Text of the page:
In such a setup, IT users become facilitators of the technology to enable business users to do things with data as per their department requirements. There also needs to be a data steward in the business who is responsible for the data of that specific department. The steward’s responsibility would be to ensure corrections, check results and assess what needs to be done to make better decisions. The accountability should sit with the data owner of that specific department, such as the Customer Service Director of the customer service department whose job is to ensure the team is doing the right thing and the data is fit-for-purpose.
Why Companies Must Invest in People & Data Literacy Programs Before Investing in Technologies and Systems
There are huge amounts of investment going in data and technologies. Despite having the best intentions, most of these investments are not successful. They are failing to deliver what they want to achieve because they are not getting the people and the cultural elements on point.
So while there is a lot of talk about technology and most CEOs want to invest in more technology, they fail to see what needs to be done on a cultural level to enable the success of that technology solution.
According to Liz, ‘companies must always do a data literacy program, however, before that, the company needs to have a data strategy framework that should answer what you’re trying to do and how you want to achieve that. If there is no strategy at the start as to where you want to get to, then the money’s not going to go to any great use.’
Liz also urges companies to truly understand what data-driven actually means to them as a business and what are they hoping to achieve at the end of the day. They also need to understand how they want to measure and prove success. It’s necessary to go step-by-step and create metrics for every type of change or initiative they want to implement.
How a Federated approach Can Help with Maintaining data quality standards & connect teams
In another question, Liz was asked about the most effective way to maintain data quality standards in siloed departments. If departments are operating in siloes, how does a company maintain ownership, accountability, connectivity, and data quality?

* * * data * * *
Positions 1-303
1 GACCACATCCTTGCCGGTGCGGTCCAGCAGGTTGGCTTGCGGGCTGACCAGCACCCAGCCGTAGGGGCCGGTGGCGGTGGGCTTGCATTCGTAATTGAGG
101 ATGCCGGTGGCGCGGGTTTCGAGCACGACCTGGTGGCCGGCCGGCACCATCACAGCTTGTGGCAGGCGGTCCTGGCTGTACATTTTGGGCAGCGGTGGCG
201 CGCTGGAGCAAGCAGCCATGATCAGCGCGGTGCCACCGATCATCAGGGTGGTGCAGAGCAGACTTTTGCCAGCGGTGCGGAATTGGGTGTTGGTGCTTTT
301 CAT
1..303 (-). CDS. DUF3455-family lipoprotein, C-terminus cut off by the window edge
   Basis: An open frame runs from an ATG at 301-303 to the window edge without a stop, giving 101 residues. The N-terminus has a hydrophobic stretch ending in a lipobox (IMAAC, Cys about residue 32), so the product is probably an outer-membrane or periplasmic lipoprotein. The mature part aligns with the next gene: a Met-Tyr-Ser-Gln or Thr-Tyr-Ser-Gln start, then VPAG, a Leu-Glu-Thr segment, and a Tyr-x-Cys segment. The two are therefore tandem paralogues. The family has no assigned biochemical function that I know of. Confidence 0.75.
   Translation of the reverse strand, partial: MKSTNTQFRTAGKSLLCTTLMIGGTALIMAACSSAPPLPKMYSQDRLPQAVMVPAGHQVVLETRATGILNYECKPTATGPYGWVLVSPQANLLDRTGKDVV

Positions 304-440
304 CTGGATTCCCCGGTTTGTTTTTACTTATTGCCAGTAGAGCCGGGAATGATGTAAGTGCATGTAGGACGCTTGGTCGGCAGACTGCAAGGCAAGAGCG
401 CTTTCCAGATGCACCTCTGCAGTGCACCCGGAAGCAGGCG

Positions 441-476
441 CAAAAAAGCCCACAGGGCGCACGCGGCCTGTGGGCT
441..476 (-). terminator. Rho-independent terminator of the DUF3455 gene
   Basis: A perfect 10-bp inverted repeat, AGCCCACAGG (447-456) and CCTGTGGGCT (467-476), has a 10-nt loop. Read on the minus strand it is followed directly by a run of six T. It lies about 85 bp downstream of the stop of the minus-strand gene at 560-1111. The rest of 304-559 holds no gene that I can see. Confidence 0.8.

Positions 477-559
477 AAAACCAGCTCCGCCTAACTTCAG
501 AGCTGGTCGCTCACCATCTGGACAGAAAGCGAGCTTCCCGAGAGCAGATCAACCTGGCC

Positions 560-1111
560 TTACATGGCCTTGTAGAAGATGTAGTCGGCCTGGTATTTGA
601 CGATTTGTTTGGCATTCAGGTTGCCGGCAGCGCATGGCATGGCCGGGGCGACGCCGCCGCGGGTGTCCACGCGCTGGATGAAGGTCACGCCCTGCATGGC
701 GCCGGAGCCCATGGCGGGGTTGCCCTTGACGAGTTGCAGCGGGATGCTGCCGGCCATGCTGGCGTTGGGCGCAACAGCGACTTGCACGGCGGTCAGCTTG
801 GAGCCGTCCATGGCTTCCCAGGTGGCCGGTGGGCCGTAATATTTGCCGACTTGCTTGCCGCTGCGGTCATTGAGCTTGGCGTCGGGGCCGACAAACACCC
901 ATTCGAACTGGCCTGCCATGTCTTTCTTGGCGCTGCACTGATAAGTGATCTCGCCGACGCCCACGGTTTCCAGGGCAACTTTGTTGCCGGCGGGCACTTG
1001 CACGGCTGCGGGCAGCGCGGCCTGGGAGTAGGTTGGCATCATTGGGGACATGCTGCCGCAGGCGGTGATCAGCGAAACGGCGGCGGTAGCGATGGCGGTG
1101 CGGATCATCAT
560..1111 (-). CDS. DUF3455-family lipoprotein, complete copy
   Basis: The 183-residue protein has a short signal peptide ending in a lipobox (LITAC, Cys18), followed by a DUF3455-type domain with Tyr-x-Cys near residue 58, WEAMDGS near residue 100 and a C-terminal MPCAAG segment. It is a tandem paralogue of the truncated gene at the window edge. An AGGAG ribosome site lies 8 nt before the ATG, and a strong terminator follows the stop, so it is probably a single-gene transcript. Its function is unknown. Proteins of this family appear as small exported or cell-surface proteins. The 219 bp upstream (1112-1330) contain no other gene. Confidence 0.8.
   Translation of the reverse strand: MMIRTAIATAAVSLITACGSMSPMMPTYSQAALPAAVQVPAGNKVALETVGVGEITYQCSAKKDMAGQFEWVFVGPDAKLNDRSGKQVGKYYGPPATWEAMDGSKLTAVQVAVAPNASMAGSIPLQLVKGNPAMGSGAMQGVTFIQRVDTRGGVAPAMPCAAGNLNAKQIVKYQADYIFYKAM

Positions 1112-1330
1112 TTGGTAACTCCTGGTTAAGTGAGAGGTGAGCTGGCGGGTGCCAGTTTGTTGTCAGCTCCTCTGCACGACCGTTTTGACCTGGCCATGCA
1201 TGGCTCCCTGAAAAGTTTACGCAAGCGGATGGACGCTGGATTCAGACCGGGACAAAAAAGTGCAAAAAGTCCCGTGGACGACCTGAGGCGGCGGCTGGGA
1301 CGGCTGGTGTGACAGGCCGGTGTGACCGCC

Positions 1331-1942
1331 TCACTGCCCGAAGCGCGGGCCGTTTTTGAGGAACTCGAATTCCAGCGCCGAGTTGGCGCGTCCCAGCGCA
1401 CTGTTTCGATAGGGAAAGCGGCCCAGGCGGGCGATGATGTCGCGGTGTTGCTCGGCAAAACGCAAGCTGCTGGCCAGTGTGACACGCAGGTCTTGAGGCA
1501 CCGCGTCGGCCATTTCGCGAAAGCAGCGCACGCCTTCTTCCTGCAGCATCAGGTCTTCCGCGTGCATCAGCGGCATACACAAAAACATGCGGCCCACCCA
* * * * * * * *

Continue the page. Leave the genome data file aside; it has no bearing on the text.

“I am an advocate of data mesh and although that’s technology, not culture, it can be used to put everything together. For example, a company may have a data lake where all the data is put together, but there’s no accountability, and nobody takes responsibility. In such instances, a federated model can be used to connect each other to a center and in the center, there’s a data office where standards are created and implemented to ensure everyone’s following protocols. ‘
Liz talks in detail about the federated approach in her blog titled, ‘ROLES IN YOUR DATA TEAM AND WITHIN YOUR WIDER ORGANISATION TO ACHIEVE DATA SUCCESS.’
It’s important to note that silos are still a debated area. Some companies are dead against it, while others want their data to be independent of each other, therefore, a federated solution provides a mid-ground where teams can tweak and make changes to data according to the guardrails.
To Summarize, Companies Need to Have a Strategy & Communication Plans to drive change
Throughout the webinar, Liz insists on companies having a data strategy that “must” incorporate communication plans designed to help employees embrace change.
Liz suggests companies have sessions like a Data Digby where employees can ask questions without feeling afraid or silly. Regular luncheons, training sessions, and communication exchanges are necessary activities to drive a cultural shift.
Liz simply states and we agree: without a data strategy, you cannot drive change, nor connect people with initiatives. The strategy must include everything – from top sponsorship, C-level buy-ins, metrics to measure, architecture plan, and approach to communication strategies.
We hope you enjoy the webinar. Don’t forget to subscribe to our YouTube channel for future webinars!